We all want to be treated fairly. At work or school, when we buy something or receive a service. We don’t want to be judged simply because of how we look, our disability, our sex, or our age. Unfortunately, we are often judged on an aspect of our body or personal characteristic, rather than being seen as a whole person. In Victoria, we have a law that protects us from this kind of unfair treatment.
What is discrimination?
When we talk about a person being discriminated against, it means they’re being treated badly or unfairly because of a personal characteristic that is protected by the law. The Equal Opportunity Act 2010 describes it as being treated “unfavourably”.
How does the law protect me?
The Equal Opportunity Act makes discrimination because of a protected personal characteristic against the law. The Commission can help resolve complaints of discrimination.
Characteristics protected in the Equal Opportunity Act are:
- employment activity
- expunged homosexual conviction
- gender identity
- industrial activity
- lawful sexual activity
- marital status
- parent and carer status
- physical features
- political belief or activity
- pregnancy and breastfeeding
- profession, trade or occupation
- religious belief or activity
- sex characteristics
- sexual orientation
- spent conviction
- personal association with someone who has, or is assumed to have, one of these personal characteristics.
Protected areas of public life
Discrimination is against the law when it happens in a specific area of public life.
These public places include:
- aged care and retirement
- banking and insurance
- healthcare, hospitals and GPs
- hotels, camping sites and rental properties
- local government
- Police, the courts and government departments
- prisons and youth detention
- schools, TAFE and universities
- shops, restaurants and nightclubs
- transport services
People who work in these areas have a positive duty to make sure you don’t face discrimination.
Discrimination in the workplace
Almost half of complaints we received in 2020-21 were about unfair treatment in the workplace (46% in 2020-21).
While a person is responsible for their own unlawful behaviour, employers can also be held responsible.
Under the Equal Opportunity Act, employers have a positive duty to eliminate discrimination, sexual harassment and victimisation as far as possible.
Victoria is unique in having a positive duty, which creates an opportunity to prevent unlawful behaviour. It helps organisations put a healthy workplace culture in place, just as occupational health and safety laws require employers to take appropriate steps to ensure injuries don’t occur.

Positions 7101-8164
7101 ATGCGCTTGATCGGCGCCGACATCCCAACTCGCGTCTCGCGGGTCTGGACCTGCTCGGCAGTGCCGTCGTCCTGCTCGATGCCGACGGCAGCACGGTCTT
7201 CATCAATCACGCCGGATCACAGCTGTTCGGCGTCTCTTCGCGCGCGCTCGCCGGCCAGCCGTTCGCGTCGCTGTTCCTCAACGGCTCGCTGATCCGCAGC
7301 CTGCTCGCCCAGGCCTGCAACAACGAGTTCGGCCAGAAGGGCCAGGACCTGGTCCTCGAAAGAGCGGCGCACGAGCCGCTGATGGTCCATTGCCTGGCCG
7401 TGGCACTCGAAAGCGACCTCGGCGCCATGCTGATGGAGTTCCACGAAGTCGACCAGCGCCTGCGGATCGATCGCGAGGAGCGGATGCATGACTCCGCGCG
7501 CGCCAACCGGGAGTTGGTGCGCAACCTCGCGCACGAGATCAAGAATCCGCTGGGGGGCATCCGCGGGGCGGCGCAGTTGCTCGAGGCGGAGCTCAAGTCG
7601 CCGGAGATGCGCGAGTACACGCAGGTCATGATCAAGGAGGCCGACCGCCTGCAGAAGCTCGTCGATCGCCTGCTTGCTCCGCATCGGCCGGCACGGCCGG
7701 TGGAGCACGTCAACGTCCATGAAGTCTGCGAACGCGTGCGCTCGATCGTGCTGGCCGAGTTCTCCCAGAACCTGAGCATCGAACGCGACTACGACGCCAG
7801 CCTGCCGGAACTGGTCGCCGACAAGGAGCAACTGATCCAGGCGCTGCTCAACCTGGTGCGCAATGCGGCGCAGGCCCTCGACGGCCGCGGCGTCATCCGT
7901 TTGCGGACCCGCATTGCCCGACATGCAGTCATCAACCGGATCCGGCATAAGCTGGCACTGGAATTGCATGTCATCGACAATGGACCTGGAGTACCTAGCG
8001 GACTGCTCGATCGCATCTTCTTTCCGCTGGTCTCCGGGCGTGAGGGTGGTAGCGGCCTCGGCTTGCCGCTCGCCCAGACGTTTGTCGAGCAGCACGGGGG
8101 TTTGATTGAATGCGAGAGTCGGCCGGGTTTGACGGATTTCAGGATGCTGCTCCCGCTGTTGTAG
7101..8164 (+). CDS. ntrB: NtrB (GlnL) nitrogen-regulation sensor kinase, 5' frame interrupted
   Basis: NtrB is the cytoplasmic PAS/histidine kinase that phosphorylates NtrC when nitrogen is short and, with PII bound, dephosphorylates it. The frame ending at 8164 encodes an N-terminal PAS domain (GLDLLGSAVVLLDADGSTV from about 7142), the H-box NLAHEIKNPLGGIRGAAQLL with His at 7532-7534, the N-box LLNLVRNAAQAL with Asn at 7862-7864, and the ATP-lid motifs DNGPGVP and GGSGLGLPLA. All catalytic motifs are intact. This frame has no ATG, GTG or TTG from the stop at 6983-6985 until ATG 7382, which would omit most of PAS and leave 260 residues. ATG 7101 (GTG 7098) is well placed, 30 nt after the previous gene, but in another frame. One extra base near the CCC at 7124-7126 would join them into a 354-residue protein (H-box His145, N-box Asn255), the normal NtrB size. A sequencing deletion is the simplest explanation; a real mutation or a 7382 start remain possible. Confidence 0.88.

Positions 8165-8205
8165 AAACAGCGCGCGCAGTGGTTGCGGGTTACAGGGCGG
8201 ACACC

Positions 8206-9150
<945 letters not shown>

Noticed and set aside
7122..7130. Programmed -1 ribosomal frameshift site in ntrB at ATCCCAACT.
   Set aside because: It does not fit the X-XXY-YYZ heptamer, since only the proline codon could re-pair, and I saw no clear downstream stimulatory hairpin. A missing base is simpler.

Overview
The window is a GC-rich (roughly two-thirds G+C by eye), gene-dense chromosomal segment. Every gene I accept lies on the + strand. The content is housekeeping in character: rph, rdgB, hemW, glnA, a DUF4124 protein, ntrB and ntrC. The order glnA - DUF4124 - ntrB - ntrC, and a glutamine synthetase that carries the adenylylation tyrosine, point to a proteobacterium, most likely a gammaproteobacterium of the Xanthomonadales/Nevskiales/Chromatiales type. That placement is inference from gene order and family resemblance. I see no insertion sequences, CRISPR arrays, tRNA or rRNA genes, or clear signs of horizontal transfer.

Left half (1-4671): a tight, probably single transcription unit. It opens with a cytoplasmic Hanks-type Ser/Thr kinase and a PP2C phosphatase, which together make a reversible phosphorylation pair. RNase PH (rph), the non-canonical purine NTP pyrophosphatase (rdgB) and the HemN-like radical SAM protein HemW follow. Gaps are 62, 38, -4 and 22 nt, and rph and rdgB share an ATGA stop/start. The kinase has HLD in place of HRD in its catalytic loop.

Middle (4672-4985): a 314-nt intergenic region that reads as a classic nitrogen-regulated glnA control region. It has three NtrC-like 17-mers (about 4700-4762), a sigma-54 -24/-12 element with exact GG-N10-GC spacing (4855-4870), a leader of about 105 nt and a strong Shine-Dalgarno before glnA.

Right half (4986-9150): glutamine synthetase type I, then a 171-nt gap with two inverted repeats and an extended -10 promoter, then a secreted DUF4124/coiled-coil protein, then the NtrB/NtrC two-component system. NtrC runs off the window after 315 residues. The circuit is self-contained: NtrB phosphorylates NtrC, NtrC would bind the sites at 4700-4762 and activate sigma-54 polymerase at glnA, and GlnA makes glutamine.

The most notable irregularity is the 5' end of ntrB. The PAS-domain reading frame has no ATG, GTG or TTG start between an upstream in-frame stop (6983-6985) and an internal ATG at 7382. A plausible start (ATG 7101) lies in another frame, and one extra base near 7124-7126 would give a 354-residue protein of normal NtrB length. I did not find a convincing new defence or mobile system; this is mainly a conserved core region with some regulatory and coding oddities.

To ensure they are complying with the positive duty, organisations should also put measures in place to ensure that complaints are responded to swiftly and appropriately when they do arise.
The positive duty applies to employers of all sizes, regardless of whether they are a major company or a small cafe, and covers all types of workers:
- full-time, part-time and casual employees
- agents and contract workers
- trainees and apprentices.
It applies to all stages of employment, including:
Different kinds of discrimination
Discrimination can be direct or indirect. Both kinds of discrimination are against the law.
Direct discrimination happens when someone is treated unfavourably because of a personal characteristic protected by the law.
Direct discrimination often happens because of unfair assumptions about what people with certain personal characteristics can and cannot do.
For example, George applies for a position with a construction company but doesn’t get the job. When he calls the company’s human resources manager to ask why he wasn’t chosen, she tells George, “We’ve employed people from your country before. You lot don’t share our work ethic”.
Indirect discrimination happens when there is an unreasonable requirement, condition or practice that disadvantages a person, or a group of people, because of a personal characteristic.
For example, a factory makes all employees start at 6am. This might seem to treat everyone equally, but it could disadvantage employees needing to care for children, who are usually women. If it is not a reasonable requirement, this will be indirect discrimination.
Are there any exceptions to the law?
There are some exceptions in the Equal Opportunity Act that mean it’s not against the law to discriminate in particular circumstances. For example, discrimination is not against the law if there is a real risk to someone’s health, safety or property.
Find out more about exceptions.
What can I do if I’m discriminated against?
You can make a complaint
Get help from us.
You can make a complaint to us if you think you have experienced:
If you wish, someone else can make a complaint for you. Find out how we help people resolve complaints.
We can also give you information about your rights.
It is also against the law to victimise a person, which means treat them badly or unfairly, because they have made a complaint about discrimination, sexual harassment or vilification, or have helped someone else to make a complaint.